http://www.digitaljournal.com/tech-and-science/technology/georgia-tech-s-data-breach-exposes-1-3-million-records/article/546769

Georgia Tech's data breach exposes 1.3 million records Special

Posted Apr 3, 2019 by Tim Sandle
Georgia Tech has announced that a data breach has exposed the PII of up to 1.3 million current and former faculty members, students, staff and student applicants. An unknown entity breached the university’s central database. Leading experts weigh in.
Georgia Tech Graduate Student Caleb Amy holds a ceramic gear developed for a pump able to transfer m...
Georgia Tech Graduate Student Caleb Amy holds a ceramic gear developed for a pump able to transfer molten tin at more than 1,400 degrees Celsius.
Christopher Moore, Georgia Tech
The data breach occurred through an unspecified web application and was therefore able to extract names, addresses, Social Security numbers and birth dates. The irony is that Georgia Tech is a world-renowned university with lauded computer science programs.
According to Patch.com, the U.S. Department of Education and University System of Georgia have been notified. Officials indicate that those whose data was exposed will be contacted as soon as possible regarding available credit monitoring services.
Students received an email from the Georgia Tech's vice president of information technology explaining the breach. One student tweeted in response: “Uh oh... and then it happened. Security breach at @GeorgiaTech potentially affecting 1.3 million users! Investigation in progress.#breach #securityvulnerability #cybersecurity #infosec #hacking pic.twitter.com/19Ln5cyQb7” (quoted by WSB Radio).
Commenting on the data breach, Brian Johnson, CEO and co-founder, DivvyCloud, tells Digital Journal that action is likely to follow: "Much like Yale’s disclosure of its data breach last year that it suffered between 2008 and 2009, it could only be a matter of days before affected individuals begin to file class-action lawsuits against Georgia Tech for failing to comply with privacy regulations.”
He also notes that things will be costly: “The financial implications of this breach are likely to be significant—not only in terms of lawsuits and fees for failing to comply with data privacy regulations, but also in terms of damaged reputation. Students were outraged at a similar breach in July 2018 when the university mistakenly shared the personal information of about 8,000 students in the College of Computing with other students at the school. This latest breach will surely add fuel to the fire.”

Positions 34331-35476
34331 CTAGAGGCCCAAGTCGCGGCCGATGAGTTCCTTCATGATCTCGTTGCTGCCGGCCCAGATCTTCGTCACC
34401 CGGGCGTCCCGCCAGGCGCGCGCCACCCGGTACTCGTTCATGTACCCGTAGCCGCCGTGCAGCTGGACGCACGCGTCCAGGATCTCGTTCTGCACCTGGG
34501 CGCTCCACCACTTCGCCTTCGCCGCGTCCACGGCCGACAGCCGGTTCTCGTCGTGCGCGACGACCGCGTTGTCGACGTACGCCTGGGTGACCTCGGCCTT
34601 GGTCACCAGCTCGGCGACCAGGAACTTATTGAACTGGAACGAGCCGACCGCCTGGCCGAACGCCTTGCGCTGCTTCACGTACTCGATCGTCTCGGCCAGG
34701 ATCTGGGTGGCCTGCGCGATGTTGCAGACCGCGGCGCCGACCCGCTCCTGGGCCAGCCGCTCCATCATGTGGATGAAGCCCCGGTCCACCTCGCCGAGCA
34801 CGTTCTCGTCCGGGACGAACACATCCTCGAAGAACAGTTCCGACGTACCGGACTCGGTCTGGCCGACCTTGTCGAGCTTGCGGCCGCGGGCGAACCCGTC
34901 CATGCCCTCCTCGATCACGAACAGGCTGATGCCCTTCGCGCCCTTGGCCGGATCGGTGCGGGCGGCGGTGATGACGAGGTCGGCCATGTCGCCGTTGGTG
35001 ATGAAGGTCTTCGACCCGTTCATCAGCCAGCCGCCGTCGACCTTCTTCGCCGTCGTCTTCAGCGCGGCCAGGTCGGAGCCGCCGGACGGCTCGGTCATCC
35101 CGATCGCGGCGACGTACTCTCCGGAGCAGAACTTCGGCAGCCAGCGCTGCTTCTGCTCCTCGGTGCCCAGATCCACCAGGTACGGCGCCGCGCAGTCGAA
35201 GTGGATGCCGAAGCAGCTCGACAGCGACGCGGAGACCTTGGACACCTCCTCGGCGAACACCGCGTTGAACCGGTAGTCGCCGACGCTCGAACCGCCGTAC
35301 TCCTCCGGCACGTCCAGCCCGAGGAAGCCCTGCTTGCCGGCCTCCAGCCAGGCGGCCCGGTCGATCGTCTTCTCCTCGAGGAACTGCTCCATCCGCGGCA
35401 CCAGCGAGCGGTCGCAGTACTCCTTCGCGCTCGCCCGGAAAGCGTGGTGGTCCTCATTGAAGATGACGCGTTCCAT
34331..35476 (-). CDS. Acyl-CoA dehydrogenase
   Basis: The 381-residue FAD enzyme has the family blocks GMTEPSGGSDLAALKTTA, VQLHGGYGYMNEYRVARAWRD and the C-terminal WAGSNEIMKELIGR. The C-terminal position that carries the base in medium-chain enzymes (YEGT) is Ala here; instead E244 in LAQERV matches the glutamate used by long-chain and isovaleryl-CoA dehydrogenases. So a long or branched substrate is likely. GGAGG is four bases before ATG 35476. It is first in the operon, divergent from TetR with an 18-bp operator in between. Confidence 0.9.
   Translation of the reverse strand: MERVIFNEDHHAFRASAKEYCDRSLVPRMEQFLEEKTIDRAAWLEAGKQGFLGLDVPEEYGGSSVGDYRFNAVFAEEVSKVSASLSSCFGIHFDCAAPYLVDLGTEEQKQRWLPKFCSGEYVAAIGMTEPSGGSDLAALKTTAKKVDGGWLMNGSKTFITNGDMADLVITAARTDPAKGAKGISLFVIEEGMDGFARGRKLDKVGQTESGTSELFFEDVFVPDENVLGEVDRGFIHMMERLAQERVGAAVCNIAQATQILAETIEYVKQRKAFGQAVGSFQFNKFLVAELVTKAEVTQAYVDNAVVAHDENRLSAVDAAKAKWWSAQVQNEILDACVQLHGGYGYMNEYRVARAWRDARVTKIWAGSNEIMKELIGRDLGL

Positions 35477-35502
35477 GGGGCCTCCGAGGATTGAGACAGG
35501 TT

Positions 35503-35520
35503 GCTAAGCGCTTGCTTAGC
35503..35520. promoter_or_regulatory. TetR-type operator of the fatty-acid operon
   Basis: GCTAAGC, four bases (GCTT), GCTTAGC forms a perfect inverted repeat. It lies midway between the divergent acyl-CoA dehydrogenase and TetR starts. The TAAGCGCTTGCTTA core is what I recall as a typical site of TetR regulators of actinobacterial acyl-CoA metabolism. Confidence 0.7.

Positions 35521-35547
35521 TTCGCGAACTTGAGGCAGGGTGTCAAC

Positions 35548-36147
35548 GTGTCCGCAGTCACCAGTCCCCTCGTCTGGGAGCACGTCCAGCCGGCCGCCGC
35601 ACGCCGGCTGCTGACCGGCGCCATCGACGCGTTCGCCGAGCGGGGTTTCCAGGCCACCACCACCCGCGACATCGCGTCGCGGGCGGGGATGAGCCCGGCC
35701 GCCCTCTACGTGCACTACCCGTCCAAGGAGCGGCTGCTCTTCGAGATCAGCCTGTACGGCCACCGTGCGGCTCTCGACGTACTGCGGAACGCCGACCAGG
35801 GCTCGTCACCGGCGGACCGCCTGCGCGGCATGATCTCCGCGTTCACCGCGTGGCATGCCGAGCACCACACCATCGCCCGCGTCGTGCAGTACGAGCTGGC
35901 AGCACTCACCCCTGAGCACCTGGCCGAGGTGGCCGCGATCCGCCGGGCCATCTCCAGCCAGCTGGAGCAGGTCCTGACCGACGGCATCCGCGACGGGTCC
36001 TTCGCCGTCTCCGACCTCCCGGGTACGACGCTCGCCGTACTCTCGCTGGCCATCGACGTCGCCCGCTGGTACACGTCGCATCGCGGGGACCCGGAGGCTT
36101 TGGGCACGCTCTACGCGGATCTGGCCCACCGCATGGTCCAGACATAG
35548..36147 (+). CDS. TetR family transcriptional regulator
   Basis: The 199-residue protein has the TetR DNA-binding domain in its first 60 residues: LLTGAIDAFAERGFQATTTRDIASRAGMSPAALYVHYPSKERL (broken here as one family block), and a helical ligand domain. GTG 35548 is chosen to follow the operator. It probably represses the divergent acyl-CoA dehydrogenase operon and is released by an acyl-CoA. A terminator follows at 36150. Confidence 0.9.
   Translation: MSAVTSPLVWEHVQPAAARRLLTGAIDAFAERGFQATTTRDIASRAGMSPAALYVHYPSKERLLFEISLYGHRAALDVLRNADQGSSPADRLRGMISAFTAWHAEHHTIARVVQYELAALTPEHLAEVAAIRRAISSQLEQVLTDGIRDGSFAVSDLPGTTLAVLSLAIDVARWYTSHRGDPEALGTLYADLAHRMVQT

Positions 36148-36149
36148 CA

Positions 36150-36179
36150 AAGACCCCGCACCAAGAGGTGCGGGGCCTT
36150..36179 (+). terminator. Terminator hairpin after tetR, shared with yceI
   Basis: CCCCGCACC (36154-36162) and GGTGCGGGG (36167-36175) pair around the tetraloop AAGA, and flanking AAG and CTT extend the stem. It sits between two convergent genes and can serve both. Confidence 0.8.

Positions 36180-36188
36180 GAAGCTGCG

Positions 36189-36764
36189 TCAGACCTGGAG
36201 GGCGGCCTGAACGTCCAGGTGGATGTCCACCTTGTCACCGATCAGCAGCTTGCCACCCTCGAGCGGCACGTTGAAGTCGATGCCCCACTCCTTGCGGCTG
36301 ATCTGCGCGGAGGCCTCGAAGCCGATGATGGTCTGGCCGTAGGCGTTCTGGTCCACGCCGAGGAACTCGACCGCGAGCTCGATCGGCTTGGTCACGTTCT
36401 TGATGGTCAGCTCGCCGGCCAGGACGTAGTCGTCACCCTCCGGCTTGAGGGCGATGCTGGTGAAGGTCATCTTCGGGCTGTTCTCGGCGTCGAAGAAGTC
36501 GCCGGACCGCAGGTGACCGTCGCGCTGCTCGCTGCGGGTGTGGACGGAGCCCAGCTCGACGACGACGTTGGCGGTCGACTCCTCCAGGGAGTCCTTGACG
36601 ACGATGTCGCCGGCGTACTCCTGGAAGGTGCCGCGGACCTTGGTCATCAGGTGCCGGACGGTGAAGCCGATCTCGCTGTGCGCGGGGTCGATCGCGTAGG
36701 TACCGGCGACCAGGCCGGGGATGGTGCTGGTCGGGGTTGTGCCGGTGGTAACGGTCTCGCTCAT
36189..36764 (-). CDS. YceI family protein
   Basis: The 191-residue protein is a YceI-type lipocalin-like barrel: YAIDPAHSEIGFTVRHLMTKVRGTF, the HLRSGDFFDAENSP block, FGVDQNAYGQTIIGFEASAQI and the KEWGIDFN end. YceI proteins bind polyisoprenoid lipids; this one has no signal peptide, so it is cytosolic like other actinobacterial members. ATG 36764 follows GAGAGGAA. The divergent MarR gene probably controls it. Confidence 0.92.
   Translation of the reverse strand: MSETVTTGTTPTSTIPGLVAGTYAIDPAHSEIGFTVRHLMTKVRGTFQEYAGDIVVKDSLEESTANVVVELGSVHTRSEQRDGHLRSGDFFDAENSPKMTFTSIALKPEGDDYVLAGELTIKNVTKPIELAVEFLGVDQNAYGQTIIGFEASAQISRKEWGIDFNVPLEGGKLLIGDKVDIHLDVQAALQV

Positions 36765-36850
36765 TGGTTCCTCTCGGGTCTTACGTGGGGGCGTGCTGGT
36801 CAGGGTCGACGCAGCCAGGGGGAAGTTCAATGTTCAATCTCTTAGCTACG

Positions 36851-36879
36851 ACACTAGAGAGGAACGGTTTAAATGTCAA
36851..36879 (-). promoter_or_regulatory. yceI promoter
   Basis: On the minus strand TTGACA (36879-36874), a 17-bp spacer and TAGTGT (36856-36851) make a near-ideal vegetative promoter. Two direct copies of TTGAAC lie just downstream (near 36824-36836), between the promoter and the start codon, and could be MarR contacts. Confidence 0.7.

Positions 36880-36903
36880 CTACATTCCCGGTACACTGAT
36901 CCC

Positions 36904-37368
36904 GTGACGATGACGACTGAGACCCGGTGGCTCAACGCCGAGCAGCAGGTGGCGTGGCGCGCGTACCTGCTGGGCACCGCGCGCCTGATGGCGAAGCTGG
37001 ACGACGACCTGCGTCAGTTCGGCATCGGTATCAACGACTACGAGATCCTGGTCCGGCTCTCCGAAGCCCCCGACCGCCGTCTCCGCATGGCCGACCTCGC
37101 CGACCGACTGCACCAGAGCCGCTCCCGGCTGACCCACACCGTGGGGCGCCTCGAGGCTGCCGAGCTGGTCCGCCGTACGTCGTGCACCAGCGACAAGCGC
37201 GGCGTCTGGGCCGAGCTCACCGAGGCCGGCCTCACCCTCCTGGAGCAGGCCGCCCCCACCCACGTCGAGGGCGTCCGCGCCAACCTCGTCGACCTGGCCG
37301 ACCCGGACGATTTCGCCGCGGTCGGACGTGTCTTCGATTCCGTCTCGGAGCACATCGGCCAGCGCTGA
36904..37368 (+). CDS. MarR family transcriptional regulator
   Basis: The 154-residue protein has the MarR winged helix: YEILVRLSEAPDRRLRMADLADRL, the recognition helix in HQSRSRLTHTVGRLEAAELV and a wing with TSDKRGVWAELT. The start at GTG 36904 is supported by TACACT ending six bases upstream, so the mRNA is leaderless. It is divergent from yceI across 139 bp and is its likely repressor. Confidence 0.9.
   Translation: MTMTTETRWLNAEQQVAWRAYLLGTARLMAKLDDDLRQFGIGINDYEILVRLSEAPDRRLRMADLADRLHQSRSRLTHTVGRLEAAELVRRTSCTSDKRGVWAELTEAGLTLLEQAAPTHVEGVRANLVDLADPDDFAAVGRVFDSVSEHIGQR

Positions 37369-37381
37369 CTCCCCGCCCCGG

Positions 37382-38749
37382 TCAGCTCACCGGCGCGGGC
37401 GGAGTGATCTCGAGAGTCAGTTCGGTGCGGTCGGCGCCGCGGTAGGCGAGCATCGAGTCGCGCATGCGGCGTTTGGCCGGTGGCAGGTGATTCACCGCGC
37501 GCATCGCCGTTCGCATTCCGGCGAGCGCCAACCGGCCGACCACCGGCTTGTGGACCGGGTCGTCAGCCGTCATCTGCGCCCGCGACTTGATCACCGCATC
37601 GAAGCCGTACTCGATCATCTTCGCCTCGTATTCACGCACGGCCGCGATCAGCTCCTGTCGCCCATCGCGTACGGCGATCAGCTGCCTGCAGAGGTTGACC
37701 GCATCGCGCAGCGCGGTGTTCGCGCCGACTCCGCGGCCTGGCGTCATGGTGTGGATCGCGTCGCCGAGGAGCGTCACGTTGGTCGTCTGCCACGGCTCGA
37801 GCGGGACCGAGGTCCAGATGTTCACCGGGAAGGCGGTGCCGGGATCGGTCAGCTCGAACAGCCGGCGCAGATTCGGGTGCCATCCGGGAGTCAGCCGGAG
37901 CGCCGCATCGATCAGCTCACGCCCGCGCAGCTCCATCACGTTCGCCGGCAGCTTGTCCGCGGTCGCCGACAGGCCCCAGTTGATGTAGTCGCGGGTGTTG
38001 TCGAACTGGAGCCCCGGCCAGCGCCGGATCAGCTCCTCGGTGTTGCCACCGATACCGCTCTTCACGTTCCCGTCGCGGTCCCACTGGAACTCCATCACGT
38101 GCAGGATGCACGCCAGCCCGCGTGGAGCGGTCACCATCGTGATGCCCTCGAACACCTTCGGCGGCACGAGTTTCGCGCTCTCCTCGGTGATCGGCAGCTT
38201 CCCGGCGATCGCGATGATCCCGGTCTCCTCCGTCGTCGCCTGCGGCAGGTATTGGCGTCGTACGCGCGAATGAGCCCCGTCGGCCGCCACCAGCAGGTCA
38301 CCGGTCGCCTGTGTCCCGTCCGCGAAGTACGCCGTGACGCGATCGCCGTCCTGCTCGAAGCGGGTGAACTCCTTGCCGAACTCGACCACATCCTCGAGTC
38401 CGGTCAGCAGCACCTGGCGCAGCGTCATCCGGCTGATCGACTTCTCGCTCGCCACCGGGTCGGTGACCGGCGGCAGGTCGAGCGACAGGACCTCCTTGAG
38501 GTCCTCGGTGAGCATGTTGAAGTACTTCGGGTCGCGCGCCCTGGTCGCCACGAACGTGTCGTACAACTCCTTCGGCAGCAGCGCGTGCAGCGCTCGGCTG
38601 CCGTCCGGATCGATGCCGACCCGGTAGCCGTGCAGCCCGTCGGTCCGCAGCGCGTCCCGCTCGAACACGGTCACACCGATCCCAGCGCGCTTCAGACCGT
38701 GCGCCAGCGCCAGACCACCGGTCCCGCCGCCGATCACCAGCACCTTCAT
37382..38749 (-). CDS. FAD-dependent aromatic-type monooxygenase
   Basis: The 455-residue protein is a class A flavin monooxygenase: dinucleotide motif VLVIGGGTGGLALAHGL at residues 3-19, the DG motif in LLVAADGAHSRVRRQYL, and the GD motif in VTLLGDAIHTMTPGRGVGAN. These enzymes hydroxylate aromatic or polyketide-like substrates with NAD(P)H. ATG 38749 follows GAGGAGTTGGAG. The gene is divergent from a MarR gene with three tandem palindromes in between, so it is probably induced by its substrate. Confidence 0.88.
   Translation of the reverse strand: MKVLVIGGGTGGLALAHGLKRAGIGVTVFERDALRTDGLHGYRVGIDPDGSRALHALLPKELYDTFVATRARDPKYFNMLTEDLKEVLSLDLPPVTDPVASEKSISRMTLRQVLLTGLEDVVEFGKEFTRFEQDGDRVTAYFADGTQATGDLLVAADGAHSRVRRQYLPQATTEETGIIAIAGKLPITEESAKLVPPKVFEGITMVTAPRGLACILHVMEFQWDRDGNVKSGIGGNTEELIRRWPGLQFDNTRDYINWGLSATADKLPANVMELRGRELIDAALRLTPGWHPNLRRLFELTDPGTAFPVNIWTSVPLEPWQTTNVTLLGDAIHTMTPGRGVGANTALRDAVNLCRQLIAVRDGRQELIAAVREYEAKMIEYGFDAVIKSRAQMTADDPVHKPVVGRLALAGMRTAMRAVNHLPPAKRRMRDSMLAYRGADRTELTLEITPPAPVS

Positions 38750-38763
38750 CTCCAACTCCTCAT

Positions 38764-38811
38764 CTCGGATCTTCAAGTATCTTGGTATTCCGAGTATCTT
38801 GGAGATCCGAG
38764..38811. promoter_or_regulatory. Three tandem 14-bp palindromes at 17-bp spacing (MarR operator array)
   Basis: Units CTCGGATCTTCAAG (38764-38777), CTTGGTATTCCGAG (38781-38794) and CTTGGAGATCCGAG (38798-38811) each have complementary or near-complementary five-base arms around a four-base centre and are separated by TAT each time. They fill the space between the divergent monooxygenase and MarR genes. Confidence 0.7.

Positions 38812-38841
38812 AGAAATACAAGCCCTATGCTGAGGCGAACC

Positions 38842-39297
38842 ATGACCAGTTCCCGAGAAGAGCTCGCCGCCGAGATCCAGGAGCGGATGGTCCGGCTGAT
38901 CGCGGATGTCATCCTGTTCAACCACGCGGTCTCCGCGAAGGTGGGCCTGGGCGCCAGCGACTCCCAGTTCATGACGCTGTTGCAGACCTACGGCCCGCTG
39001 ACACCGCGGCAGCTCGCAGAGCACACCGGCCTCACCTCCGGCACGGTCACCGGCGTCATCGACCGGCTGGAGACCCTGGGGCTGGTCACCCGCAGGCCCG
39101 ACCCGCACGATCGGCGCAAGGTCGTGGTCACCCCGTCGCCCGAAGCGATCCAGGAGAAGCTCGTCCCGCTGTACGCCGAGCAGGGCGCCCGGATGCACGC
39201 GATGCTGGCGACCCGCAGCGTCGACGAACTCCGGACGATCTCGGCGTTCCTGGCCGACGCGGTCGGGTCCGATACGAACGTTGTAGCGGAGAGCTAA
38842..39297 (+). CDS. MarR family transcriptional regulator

In terms of lessons to be learned, he notes: “Georgia Tech's incident should serve as a wake-up call for other colleges to leverage automated security solutions. By implementing seamless and continuous policy enforcement, organizations can provide a framework for successfully reducing risk and maintaining compliance across an entire IT environment. These types of tools are especially important for large organizations.”
Also weighing in is Jonathan Bensen, CISO and senior director of product management, Balbix. He takes a look at Georgia Tech’s history with cybersecurity: “Unfortunately for them, this is the second year in a row that Georgia Tech has suffered a data breach. In 2018 nearly 8,000 student records were exposed, and this time more than 1 million students, faculty and staff were affected.”
He points out: “It seems the university did not learn from last year’s blunder and is paying the price with an even heftier data breach. Higher education institutions, like Georgia Tech, must implement a more proactive approach to security and leverage tools that can actually predict when and where a breach is most likely to occur so that appropriate remediation can be applied before damage is done.”
Given that Academic institutions are a growing target for attacks given the personally identifiable information, universities need to put stronger measures in place.